One of those functional brain networks processes analytical data: Emails. Spreadsheets. Reports. Another processes emotional data: Faces. Tone of voice. Friend or foe. Optimally, the social brain network and the analytical brain network are interlocked and work together. At the same time, we’re able to suppress one system in favor of the other.
For example: We’re focused on getting through a hundred and sixty three emails, and someone comes to ask a question. We bark, “Just a MINUTE.” The task-focus required by analytical brain network suppresses the social brain functions that would allow us to connect appropriately with the other person.
Ignore Emotions to Make Bad Decisions
The same function occurs inside each of us. As we become more “focused,” we suppress signals such as discomfort. We ignore our own feelings so we can do the job. At the extreme, think of a warrior in a hostile environment. When bullets are flying, you’re supposed to be scared – but you have to suppress those feelings in order to function. If you become “too good” at disconnecting emotions, you turn off the regulatory function that would otherwise help you make more careful, humane, life-sustaining decisions.
Substitute “warrior” with “executive.” Now teach that person to suppress feelings that are supposed to arise when we’re making unethical decisions. It’s easy to see how someone can decide it’s a “good idea” to ignore a report that their deepwater well is likely to cause unprecedented environmental destruction… or their hedge fund is actually undermining global solvency.
Emotions serve as part of our regulatory system – when functioning appropriately they assist us to carefully evaluate impacts on ourselves and others. When they’re shut off, we make more dangerous choices. Emotions actually assist decision-making.
Couple that insight with the fact that the demands for analytical focus keep increasing. IBM is excited to sell us services to handle the growing surge: “2.5 quintillion bytes of data — so much that 90% of the data in the world today has been created in the last two years alone.”
We’ve built incredibly sophisticated IT systems to handle complexity. We invest in those readily. What about the “HT” – human technology – to actually use these systems in a way that creates a prosperous future?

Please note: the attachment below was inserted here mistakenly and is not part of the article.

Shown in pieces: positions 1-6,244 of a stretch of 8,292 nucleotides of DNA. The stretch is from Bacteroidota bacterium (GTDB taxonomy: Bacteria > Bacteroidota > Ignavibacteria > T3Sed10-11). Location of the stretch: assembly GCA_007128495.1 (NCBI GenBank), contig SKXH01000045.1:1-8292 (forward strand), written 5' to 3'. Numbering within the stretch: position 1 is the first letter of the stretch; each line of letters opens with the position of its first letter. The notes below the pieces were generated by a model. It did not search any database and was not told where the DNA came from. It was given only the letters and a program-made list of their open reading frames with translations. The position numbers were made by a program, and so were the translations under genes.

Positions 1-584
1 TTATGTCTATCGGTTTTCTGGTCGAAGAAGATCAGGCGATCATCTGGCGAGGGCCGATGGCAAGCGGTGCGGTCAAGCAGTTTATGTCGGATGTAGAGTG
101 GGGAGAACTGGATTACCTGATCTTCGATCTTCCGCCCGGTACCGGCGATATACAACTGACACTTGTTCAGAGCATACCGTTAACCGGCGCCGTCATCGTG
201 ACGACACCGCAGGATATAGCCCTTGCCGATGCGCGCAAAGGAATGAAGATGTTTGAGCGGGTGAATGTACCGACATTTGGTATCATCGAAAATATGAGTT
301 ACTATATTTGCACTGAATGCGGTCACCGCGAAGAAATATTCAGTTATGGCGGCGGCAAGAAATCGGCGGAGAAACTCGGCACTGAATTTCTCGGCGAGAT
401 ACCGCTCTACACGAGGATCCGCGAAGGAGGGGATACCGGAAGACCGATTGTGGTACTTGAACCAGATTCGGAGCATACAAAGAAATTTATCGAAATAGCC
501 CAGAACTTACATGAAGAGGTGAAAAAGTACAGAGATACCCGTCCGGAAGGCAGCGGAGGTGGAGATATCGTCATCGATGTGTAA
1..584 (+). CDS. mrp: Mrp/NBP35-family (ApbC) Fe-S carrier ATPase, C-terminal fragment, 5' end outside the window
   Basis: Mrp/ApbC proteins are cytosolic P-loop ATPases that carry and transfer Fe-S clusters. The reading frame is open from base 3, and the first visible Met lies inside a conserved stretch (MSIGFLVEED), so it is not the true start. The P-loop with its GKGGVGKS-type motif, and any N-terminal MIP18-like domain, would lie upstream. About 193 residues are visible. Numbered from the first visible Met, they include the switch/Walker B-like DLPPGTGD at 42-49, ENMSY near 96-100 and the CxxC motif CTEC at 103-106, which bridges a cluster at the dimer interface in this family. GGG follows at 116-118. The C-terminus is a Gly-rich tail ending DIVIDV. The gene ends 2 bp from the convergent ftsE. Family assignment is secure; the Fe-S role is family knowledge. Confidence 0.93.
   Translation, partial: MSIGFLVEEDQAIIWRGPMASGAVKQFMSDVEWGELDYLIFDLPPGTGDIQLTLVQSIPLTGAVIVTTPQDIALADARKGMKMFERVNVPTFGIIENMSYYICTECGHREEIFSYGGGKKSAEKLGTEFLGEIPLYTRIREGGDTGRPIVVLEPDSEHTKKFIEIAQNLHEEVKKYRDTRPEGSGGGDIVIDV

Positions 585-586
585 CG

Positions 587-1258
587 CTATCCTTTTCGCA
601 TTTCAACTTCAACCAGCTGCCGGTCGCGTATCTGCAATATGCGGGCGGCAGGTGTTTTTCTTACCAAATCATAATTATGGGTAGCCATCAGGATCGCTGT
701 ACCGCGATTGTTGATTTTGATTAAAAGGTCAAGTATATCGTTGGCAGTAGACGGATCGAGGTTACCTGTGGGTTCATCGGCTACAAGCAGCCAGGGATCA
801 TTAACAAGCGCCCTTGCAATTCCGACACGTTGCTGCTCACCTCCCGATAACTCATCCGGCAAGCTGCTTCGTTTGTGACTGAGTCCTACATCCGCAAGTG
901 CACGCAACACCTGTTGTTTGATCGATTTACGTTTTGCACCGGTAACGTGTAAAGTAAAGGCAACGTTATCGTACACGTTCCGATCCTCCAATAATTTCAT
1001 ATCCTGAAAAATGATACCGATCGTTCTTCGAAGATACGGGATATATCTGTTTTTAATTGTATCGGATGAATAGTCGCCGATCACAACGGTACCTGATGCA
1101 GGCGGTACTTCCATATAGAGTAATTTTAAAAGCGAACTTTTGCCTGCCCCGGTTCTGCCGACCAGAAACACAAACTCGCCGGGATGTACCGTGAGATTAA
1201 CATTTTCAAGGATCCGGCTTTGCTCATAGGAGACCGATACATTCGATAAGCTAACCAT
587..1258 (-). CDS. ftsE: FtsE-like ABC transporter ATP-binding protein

So we have increasing complexity driving us to focus narrowly. We have increasing stress pushing us toward short-term reactivity. Yet the problems we face require something different.
The Antidote: Emotional Savvy
One the one hand, we’re wired to react in a manner that probably won’t help. Yet as Benson and others have shown, we’re capable of learning alternate responses. This, perhaps, is the reason emotional intelligence is so important today: increasing complexity puts social and emotional skills at a premium.
That’s probably why leaders with more emotional intelligence skills create stronger business value. Salespeople trained in these skills outsell others (in one study, 40% better). Many studies show that children trained in these emotional skills earn higher are more healthy, socially connected, and, at the same time, reach higher academic achievement.
Peter Salovey (the incoming President of Yale University – who will also be part of the NexusEQ Conference at Harvard in June) and his colleague John Mayer were the first to define emotional intelligence with scientific rigor. Since that first paper in 1990, a plethora of research has emerged on the neurology of emotion and the links to learning, leadership, and life.
Perhaps even more importantly, around the world these scientific discoveries are being used to make life better at work, at school, and in communities. People are learning the skills of emotional intelligence with demonstrable results, even in “hardcore” business environments.
The Proof in Emotional Intelligence
While the term “emotional intelligence” was once the purview of esoteric researchers, it’s become so widely recognized that a worldwide conference on the subject will convene at Harvard University in June.
Perhaps even more compelling is the nature of the program: session after session, from all around the world, from every sector, we are seeing examples that emotional intelligence actually creates positive change. For children and families. For the environment. For health. For business.
Returning to stress and health, one example is Dr. Sandeep Kelkar, a pediatrician in Mumbai, India. Over a decade ago, Kelkar noticed that different children responded to the same treatment in different ways, and began to observe the family interactions.
As a result, Kelkar began to work with the staff in his clinic on how they could go beyond “treating disease” and focus on a larger goal: the wellbeing of children in their care.
This led Kelkar to travel to California to learn about Six Seconds and the Self-Science process for social emotional learning. He began to experiment, then, with several colleagues created a foundation in Mumbai: EQuip kids – with a simple vision: What if every adult had the emotional intelligence skills to fully support children?
Kelkar will be one of the speakers at NexusEQ, together with his colleague Sudha Srikanth, a preschool director. They’ll share the success story, and the practical ways they’ve used emotional intelligence as a “Psychological Vaccine” to create lasting wellbeing. This works.
Yes, we have a perilous situation in the world. Yes, stress is increasing, conspiring against our better nature, making it even harder to resolve the crises we face. Yet an antidote is at hand.
Dr. Kelkar’s conclusion: “Emotional intelligence is the missing ingredient in healthcare, as well as the education system.”
This is the first in a series of articles highlighting various topics and speakers in the conference.
NexusEQ, The Emotional Intelligence Conference
June 24-26, 2013